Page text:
I have to admit, I was not fond of you at first. I wouldn't say it was an active dislike, as that would be a step too far, but as I wandered my way through the Smokey Mountains, weaving my way between you and North Carolina, I did notice two things that were a bit troubling. First it was the gnats- scores of them, descending on my head, buzzing in my ears. But they weren't biting gnats, just irritating ones, and small enough that a stiff breeze would knock them away. Consequently, I started eating my lunch in windy areas: problem solved. But the second thing I noticed about you was not a problem with a solution, but more of a statement of fact: you don't have privies at the shelters. Now, please understand that this in and of itself was not an issue, but since the AT was weaving in and out of North Carolina you can imagine how one (namely, me) might start to compare you to your neighbor to the East. And in my defense, when comparing a privy to a 'privy area' (which was a steeply sloped area littered with tampon applicators, underwear, and toilet paper), even the worst privies I've visited (such as the ones that faced the trail or the ones that were starting to get full) were still easier to navigate and more pleasant.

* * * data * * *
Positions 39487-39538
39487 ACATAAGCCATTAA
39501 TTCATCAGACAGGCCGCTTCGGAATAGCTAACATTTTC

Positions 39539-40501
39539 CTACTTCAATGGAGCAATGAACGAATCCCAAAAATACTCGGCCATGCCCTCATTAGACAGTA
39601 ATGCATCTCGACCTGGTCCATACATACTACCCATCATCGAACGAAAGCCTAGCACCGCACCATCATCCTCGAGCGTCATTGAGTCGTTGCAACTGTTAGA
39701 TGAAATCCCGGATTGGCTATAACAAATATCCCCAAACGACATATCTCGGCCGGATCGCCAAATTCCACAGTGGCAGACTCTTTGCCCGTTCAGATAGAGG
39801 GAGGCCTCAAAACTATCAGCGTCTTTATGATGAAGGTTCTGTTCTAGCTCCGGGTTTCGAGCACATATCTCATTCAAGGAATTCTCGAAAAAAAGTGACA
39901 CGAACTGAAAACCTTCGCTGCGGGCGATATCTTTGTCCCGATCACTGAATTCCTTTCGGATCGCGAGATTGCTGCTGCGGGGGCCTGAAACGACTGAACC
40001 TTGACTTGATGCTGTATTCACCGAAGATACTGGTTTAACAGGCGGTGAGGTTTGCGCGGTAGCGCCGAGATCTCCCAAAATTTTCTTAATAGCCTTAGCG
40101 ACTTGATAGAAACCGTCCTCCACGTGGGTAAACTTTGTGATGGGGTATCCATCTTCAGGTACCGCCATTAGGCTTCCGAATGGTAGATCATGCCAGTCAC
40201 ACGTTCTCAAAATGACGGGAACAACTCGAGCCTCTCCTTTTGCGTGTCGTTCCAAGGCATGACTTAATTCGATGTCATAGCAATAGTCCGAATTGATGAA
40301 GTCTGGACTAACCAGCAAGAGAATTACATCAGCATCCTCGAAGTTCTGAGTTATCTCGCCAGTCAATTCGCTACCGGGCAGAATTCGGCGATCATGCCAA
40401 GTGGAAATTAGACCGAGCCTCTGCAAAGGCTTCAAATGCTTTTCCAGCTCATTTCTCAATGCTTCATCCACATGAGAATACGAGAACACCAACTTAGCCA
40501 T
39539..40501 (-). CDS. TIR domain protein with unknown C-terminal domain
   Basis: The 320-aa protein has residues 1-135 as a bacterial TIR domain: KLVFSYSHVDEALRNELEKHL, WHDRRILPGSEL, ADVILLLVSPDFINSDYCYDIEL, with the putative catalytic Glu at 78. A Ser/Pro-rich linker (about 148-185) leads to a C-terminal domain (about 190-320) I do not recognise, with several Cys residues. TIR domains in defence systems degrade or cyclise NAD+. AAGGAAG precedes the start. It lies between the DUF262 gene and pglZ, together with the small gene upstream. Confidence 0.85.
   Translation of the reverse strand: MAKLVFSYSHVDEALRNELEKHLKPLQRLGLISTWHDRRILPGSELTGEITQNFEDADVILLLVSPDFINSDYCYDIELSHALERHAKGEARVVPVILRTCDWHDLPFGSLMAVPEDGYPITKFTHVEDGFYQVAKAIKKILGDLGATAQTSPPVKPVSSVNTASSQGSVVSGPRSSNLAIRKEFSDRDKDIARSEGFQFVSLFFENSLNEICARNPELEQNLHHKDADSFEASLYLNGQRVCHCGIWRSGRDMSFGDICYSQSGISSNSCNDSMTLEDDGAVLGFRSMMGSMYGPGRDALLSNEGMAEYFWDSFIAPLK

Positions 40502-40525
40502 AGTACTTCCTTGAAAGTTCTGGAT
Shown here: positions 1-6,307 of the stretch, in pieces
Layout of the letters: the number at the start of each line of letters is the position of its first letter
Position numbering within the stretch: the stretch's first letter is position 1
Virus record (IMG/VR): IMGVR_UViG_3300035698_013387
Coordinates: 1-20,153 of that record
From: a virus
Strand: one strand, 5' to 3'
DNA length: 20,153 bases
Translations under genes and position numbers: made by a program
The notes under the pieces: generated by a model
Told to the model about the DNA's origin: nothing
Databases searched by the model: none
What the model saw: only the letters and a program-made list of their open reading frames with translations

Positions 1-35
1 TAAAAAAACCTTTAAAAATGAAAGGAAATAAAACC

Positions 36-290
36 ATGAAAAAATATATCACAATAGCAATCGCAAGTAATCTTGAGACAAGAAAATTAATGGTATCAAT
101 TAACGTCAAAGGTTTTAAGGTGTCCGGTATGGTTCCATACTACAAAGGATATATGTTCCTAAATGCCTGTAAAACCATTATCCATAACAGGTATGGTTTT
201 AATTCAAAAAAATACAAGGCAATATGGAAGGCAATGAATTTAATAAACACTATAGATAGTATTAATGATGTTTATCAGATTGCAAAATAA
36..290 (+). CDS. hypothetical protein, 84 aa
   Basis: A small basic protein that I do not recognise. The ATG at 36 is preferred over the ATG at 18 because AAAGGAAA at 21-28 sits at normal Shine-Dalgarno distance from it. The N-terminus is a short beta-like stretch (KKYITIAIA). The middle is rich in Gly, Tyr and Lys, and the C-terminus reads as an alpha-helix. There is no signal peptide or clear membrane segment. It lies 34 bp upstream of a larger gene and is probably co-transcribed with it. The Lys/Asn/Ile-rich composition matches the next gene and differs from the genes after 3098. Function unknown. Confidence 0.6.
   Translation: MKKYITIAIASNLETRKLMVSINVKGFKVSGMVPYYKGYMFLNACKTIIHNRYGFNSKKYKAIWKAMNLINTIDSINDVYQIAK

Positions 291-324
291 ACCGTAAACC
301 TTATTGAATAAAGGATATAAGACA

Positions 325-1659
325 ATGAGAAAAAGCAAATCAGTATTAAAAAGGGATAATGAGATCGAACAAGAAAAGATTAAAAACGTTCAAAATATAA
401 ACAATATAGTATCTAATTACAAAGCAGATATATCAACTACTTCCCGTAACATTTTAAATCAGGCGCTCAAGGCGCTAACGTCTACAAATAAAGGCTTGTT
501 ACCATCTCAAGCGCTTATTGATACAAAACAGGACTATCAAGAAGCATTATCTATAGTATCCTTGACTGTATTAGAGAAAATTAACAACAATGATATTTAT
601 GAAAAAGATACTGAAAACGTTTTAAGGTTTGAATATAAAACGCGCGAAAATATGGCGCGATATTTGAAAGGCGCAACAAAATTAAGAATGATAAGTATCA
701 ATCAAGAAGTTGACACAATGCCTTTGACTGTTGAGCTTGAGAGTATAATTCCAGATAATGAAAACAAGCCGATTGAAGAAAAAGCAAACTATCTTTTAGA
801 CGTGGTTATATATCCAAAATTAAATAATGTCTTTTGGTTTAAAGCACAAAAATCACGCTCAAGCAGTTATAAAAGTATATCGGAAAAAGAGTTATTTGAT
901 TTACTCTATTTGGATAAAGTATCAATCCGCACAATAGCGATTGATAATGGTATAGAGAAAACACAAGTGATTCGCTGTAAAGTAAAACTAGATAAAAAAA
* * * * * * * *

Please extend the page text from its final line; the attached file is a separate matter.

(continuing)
However, after the Smokies you started growing on me, Tennessee. I'm not sure when it was that I first started liking you; perhaps it was just shy of Erwin, when, exhausted after a day of humidity and heat, the early morning rain brought the smell of wet dirt and a feeling of freshness that lifted up my soul and propelled me into town. The low mileage days out of Erwin also helped- meandering and moseying my way across your topography really allowed me to stop and appreciate your views, and, to be honest, your lack of views as well.
The Beauty Spot is known for its views. I think I preferred the lack thereof.
Coniferous forest on the top of Unaka Mountain, with the barely visible trail.
By the Roan Highlands I was madly in love. The gentle rolling balds, with their resident goat population and tremendous views took my breath away.
Pictures don't show the beauty of the highlands, or convey
the degree to which bubbles of joy were emanating from my throat.
The path among the grass reminded me of South Africa.
But it's not all the views, Tennessee. It was your hostels, your gritty, honest towns, your lakes, your rivers, your bridges, your waterfalls, and your butterflies. It was the neon green of your forests, and the explosion of spring that met me every time I descended into your valleys.
If I had a hundred lifetimes to live, I'd spend at least one in Tennessee.